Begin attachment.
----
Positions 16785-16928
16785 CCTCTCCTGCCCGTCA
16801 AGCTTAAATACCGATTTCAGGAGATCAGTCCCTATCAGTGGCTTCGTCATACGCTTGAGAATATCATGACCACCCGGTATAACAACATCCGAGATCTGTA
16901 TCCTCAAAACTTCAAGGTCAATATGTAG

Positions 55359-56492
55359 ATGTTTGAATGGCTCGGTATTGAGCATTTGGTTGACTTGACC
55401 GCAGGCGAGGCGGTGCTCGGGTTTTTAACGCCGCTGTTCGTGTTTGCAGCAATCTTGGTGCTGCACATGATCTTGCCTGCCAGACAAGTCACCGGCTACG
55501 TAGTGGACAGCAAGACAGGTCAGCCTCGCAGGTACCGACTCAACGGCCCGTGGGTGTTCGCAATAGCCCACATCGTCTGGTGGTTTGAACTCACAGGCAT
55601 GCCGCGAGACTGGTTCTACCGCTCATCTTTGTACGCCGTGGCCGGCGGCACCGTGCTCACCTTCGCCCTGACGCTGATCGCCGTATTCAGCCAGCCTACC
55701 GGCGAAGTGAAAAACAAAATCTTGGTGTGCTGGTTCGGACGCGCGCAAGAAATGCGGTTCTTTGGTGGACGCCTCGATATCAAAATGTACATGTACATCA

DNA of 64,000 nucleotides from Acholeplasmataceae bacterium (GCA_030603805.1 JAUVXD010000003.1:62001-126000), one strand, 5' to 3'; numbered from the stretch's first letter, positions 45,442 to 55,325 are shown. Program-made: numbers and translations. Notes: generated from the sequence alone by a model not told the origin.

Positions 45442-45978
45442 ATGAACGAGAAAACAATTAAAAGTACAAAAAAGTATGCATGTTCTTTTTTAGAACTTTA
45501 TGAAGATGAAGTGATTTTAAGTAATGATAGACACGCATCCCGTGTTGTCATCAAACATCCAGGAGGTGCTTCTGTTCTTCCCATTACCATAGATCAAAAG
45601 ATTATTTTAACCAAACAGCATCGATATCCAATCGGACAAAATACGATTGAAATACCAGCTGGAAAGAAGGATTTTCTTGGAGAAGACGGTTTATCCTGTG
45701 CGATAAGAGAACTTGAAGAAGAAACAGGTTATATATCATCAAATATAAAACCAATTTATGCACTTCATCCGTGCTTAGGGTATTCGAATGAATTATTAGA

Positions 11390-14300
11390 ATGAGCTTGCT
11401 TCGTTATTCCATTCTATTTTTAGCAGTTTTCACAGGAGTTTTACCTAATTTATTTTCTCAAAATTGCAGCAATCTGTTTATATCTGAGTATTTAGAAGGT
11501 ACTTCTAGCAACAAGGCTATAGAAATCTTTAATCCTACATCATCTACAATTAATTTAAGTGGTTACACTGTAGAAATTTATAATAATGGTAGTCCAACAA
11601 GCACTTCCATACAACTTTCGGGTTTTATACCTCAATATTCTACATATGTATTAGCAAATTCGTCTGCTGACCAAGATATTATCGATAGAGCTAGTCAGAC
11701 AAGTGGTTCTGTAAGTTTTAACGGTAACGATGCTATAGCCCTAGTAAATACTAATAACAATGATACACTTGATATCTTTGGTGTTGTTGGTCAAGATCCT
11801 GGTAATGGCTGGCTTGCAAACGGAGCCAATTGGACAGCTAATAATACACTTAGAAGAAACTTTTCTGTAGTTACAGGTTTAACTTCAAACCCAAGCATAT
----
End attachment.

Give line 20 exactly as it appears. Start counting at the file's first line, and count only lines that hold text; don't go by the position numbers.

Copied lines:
11501 ACTTCTAGCAACAAGGCTATAGAAATCTTTAATCCTACATCATCTACAATTAATTTAAGTGGTTACACTGTAGAAATTTATAATAATGGTAGTCCAACAA